Predictive factors of intensive care unit admission in patients with haematological malignancies and pneumonia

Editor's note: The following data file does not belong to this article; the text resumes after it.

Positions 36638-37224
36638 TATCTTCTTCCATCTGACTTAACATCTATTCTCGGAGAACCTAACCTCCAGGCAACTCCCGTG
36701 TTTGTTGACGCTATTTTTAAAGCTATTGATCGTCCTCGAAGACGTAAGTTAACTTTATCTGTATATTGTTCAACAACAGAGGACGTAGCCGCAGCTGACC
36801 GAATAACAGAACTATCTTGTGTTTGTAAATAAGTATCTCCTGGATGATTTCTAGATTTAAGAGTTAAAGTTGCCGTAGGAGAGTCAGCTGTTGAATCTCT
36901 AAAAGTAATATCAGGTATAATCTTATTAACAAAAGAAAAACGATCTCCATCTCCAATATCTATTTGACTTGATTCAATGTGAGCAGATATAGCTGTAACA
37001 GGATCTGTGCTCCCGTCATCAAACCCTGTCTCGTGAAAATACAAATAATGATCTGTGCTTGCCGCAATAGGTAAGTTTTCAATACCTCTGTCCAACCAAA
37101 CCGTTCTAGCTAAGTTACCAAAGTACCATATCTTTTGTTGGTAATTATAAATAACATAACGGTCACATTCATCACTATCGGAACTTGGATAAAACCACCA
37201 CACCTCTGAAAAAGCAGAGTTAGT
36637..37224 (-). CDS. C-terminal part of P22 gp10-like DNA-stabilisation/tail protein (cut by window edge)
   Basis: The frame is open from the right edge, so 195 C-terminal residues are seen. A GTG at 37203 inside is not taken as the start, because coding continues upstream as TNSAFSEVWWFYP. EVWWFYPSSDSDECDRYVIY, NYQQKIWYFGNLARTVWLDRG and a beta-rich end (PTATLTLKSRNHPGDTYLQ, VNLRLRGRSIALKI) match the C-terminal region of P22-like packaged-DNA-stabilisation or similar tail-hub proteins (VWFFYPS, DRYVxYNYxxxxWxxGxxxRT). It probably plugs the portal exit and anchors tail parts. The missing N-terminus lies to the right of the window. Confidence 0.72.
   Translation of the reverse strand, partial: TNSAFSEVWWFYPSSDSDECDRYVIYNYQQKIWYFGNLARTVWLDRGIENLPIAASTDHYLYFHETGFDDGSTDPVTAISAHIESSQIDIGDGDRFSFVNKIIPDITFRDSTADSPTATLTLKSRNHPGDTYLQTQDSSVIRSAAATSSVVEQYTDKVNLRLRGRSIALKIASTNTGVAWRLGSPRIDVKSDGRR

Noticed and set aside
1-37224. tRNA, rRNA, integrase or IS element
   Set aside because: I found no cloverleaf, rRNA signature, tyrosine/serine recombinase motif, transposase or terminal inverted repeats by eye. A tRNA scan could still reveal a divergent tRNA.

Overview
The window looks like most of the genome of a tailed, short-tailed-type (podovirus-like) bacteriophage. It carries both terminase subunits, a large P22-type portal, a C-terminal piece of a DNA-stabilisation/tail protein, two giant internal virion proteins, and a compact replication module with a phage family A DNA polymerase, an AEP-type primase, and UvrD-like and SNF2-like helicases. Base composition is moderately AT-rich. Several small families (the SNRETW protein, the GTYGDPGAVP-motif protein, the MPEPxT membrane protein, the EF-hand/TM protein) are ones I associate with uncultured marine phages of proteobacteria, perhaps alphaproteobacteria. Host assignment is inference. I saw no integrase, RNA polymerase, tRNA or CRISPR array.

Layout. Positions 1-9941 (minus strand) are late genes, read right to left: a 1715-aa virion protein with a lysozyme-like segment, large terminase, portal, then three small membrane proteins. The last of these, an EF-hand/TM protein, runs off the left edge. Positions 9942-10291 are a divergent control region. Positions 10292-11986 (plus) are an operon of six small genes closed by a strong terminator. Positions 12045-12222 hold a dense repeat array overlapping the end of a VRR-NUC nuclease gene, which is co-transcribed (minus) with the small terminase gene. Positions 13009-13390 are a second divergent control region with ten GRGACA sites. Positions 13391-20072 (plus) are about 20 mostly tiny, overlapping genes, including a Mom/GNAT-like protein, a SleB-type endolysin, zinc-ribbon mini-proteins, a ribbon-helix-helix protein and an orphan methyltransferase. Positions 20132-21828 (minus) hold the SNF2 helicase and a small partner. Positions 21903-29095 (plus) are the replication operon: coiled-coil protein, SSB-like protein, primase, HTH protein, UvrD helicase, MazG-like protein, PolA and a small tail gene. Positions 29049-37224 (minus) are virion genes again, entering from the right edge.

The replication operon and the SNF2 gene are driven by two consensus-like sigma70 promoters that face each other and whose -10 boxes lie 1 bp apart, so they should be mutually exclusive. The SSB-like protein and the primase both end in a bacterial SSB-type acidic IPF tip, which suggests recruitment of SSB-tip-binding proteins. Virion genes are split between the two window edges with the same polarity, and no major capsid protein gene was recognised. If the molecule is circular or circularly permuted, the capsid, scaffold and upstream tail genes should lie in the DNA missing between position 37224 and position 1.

Sir: Bone marrow transplant recipients have a poor prognosis in intensive care units (ICUs), particularly in the early phase of transplantation. Several multifactorial etiologies may be responsible for respiratory failure, such as cardiogenic edema, infectious pneumonia, drug-related toxicity, alveolar hemorrhage, hematological malignancies, which may cause a relapse. The prognosis of this failure seems to be aggravated by the use of mechanical ventilation. Apart from the fact that these immunocompromised patients must have early intensive monitoring, perhaps with noninvasive ventilation, such as continuous positive airway pressure, the search for the cause of acute lung injury may be realized. Most respiratory failures occurring in the early phase of bone marrow transplantation are febrile. The first potentially treatable etiology is an infectious pneumonia. For this, the most efficient management is bronchoalveolar lavage (BAL) with viral, fungal, histological, and bacteriological examinations and quantitative cultures. Even if the discovery of the microorganism responsible for pneumonia seems to be less frequent in this group of patients and does not necessarily change the prognosis in the ICU, this search is in practice indispensable because of the possible institution of specific, appropriate treatment. In a lot of cases of marrow transplant recipients with febrile noncardiogenic respiratory failure, all microorganism typing is in vain. So the therapeutic dilemma is great, particularly when acute graft versus host disease (GVHD) or venoocclusive disease (VOD) is also suspected. Generally, most of these patients rapidly develop multiple organ failure syndrome. We reported our three-year experience of the clinical course of 24 allogeneic marrow transplant recipients (age 34 ± 8 years, Simplified Acute Physiology Score II 50 ± 10, leukocyte count 270 ± 240 g/l) who were admitted to the ICU with noncardiogenic febrile respiratory failure and no documentation of infection. The delay between ICU admission and engraftment was 11 ± 3 days, and at ICU admission, the arterial oxygen tension/fractional inspired oxygen ratio was 163 ± 57 and the lung injury score was 2.1 ± 0.56. All patients had a temporary weight gain, and pulmonary features were accompanied by confusion and liver and renal dysfunction in, respectively, 75, 96, and 71% of the patients. No patients developed septic shock. Four patients had cutaneous biopsy-proven diagnoses of GVHD and 2 patients had liver biopsy-proven diagnoses of VOD. GVHD and VOD were suspected in, respectively, 4 and 5 patients. In trying to determine the etiology of the pulmonary problems, there was no contribution from direct examination and culture of BAL fluid, which was performed in all patients. Mechanical ventilation was required in the 24 marrow transplant recipients. Eight patients with GVHD received intravenous corticosteroids (methylprednisolone 1±2 mg/kg per day in 6 patients and 5 and 7 mg/kg per day in 2 patients). Despite the negative microbial culture, all patients received empirical antibiotic therapy (betalactams, glycopeptide, amphotericin B). Altogether, 22/24 patients died of multiple organ failure. The two patients who survived had received high doses of glucocorticoids. In our experience, this group of marrow transplant recipients rapidly develop multiple organ failure after initial noncardiogenic acute lung injury. All of them had fever with no isolated microorganism. These multiple organ injuries have been linked to a generalized capillary leak syndrome . Some authors have suggested that this endothelial damage was related to GVHD and other authors have shown that these complications were preceded by a release of tumor necrosis factor alpha and interleukin-2 [2, 3]. This phenomenon, which generally occurs in the engraftment period, must be related to circulating leukocytes . In our study, high doses of methylprednisolone seemed to be efficacious in a small number of patients. Because of the possible proinflammatory pathogenesis of the capillary leak syndrome, anti-inflammatory treatment seems to be indicated in this type of complication of bone marrow engraftment . It is true that we have no specific treatment of failures in the early phase of bone marrow transplantation. Despite the possible risk of corticoid therapy in the ICU, it may be necessary to try to stop unavoidable multiple organ dysfunction after initial respiratory failure in some marrow transplant recipients. Ongoing studies should clarify the role of mediators released by donor leukocyte cells in early noninfectious severe complications of allogeneic marrow transplantation.